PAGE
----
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Many years ago, I lived in London. I’m always told that it’s most people’s aspiration to go there, but to be honest, it’s a place to visit, not one to live – much the same way I see Tokyo. What’s always struck me about it is despite having somewhere around 12 million inhabitants and what often feels like the most densely packed streets and transport systems on earth, you almost always feel alone. In the five years I spent there, I can count the number of random conversations with strangers I’ve had on less than the fingers of one hand – which is to say, far less than any other city I’ve lived in. People just seem to be not so approachable and lost in their own worlds; much like Tokyo, it seems that the less space you have, the more fiercely protective of that space each individual becomes.

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Review: The 2014 Leica X Typ 113

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Photokina 2014 saw the release of an updated Leica X model – the typ 113. I’ve decided to review it for two reasons: firstly, to make another attempt at overcoming my personal lack of enthusiasm for the 35mm FOV, and secondly, out of curiosity to see how good the new lens is – it’s now a newly-designed 23/1.7, changed from the previous 23/2.8 which I believe is a derivative of the M-mount design. The sensor remains the same as the X2 at 16MP, and APS-C. Finally, some design updates complete the package – leaving the X looking more like a mini-M than ever.

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Photoessay: May Day in Havana

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Against the crowd

And now for something a bit different, both from an experiential standpoint and a content one. As part of the Havana Masterclass, I arranged a massive demonstration of communism to create a realistic photojournalistic scenario we attended the 1st of May parade at Plaza de la Revolucion, Havana – perhaps the biggest socialist event in the entire Cuban calendar. Rather than being observers of the parade, as I’d expected, we got sucked into the enormous number of participants – I would say easily in the hundreds of thousands, covering the entire length and width of Plaza de la Revolucion and beyond. And as you are no doubt aware, the best images are made when you’re not just watching it, but actually in it.

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Derivative works and photography

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Influenced by the architect? Surely. Created by him? About as much as it was created by Apple, because it was shot on an iPhone.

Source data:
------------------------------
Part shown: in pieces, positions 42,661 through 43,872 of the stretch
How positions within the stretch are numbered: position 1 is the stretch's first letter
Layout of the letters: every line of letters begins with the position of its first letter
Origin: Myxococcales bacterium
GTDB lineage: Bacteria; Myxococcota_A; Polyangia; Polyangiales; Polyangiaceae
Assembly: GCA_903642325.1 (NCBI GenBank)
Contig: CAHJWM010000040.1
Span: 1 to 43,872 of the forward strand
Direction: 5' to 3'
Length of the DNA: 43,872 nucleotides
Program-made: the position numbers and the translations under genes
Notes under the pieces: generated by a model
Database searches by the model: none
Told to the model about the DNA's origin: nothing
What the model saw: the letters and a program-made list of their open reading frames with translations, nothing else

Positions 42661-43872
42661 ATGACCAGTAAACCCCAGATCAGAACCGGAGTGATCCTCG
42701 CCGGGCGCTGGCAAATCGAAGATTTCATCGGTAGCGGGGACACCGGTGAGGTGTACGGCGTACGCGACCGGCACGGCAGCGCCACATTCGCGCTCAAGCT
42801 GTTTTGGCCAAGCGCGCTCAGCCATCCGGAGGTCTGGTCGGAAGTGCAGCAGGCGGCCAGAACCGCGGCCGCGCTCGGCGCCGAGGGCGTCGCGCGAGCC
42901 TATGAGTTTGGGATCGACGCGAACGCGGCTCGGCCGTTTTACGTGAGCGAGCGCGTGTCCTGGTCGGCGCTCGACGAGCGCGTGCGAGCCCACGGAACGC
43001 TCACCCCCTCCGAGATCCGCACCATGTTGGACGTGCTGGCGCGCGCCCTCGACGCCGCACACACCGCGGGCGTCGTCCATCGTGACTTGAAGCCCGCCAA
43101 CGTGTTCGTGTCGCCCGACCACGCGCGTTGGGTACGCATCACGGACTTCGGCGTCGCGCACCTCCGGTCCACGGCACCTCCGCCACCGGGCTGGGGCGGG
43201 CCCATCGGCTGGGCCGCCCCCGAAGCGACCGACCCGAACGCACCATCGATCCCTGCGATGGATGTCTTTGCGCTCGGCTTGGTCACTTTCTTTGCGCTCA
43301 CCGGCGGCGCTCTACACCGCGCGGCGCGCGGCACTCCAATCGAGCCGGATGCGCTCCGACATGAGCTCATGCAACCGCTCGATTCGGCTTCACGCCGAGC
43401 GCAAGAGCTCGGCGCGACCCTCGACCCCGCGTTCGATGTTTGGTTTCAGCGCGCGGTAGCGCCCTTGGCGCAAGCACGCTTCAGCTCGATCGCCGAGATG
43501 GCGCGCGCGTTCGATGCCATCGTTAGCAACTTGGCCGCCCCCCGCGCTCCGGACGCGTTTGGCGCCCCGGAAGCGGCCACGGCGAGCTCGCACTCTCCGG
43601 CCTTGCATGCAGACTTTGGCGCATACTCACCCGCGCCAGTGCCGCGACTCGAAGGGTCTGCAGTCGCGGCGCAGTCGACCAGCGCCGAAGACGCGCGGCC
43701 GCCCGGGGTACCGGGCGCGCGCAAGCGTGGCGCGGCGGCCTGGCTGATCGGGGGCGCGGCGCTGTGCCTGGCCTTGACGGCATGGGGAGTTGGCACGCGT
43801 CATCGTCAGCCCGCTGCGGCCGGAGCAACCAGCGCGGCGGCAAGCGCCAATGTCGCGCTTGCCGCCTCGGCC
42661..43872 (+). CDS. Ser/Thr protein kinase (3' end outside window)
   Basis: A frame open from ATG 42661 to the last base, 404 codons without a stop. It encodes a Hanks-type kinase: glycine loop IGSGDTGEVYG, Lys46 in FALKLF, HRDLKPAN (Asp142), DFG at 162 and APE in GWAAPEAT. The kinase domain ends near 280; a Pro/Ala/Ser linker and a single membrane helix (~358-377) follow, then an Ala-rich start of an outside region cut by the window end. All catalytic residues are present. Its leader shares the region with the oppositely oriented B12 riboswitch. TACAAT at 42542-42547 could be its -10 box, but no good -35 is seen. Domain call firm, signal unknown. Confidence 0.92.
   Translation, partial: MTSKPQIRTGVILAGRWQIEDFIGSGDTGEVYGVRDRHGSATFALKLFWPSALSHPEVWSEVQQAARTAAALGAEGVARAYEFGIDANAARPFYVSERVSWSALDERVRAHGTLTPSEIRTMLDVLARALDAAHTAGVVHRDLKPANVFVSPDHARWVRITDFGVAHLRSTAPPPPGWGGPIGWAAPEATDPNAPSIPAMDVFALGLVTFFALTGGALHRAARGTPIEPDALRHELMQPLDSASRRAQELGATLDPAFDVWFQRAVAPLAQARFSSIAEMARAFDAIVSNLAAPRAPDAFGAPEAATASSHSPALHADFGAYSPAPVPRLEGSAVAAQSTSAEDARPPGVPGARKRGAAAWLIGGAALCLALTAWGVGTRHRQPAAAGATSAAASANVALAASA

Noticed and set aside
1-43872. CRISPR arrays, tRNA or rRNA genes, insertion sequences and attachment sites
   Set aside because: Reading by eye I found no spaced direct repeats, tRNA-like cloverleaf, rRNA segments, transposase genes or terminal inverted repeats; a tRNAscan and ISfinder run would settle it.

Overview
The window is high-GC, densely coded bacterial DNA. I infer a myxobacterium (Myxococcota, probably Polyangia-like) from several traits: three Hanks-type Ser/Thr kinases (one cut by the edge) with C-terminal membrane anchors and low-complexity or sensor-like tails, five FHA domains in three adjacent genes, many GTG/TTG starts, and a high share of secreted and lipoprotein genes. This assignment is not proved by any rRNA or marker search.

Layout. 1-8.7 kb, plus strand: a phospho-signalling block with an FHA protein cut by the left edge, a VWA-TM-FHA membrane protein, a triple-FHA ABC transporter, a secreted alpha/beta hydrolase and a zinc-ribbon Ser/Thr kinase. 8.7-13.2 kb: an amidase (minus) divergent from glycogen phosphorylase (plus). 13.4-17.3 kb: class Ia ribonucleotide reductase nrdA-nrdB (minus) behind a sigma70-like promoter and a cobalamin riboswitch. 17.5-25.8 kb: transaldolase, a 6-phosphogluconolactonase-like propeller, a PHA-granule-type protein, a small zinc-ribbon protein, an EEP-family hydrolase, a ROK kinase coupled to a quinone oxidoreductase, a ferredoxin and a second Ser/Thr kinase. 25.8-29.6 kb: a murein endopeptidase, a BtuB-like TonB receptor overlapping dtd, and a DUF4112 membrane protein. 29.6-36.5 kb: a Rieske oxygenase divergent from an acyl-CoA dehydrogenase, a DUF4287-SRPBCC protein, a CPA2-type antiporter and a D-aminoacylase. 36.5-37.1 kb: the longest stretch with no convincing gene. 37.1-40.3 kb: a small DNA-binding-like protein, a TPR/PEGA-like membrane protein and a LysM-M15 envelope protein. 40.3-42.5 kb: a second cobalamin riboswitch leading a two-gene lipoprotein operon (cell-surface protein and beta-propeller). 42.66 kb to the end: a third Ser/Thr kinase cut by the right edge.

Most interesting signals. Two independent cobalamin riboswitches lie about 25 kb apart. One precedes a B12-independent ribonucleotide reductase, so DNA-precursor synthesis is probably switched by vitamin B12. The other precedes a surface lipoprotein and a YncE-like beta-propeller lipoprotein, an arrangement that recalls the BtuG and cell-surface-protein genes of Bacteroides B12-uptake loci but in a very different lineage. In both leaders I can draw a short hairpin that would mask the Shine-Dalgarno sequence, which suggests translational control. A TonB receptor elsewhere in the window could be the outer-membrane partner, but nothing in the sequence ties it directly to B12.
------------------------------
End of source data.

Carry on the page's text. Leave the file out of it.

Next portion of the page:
I originally wanted to call this article ‘is anything truly original?’ – however, I think that’s the concluding question I’d like to leave the reader with rather than the opening one. There has been a lot of debate recently – both in the comments here, offline amongst my usual correspondents and in various places on the internet about why a) photography is perhaps not perceived as ‘highly valued’ as other art forms; b) obviously derivative works and the creative value – or lack of – contained therein; and the greater question of whether c) the medium as a legitimate creative art form rather than merely a recording/ documentary one. Perhaps the biggest question is in the title: ‘but is it art?’

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Photoessay: Urban vignettes

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Late night negotiations

I’ve put together this set as a sort of compilation of singles that worked at the time, but perhaps needed company to work as a photoessay; the problem is, it’s not exactly the kind of thing you can go out and look to shoot specifically: it either happens, or it doesn’t. It’s taken me some time to accumulate a decent number of images to present as a series here. I like to think of them as little slices of life, with both a bit of whimsy and perhaps something to make you think; beyond that, there also has to be something aesthetically pleasing about them – a sense of balanced tranquility, if you will. Enjoy! MT

Shot with various cameras over the last year and a half, including some I was merely testing and others I no longer own.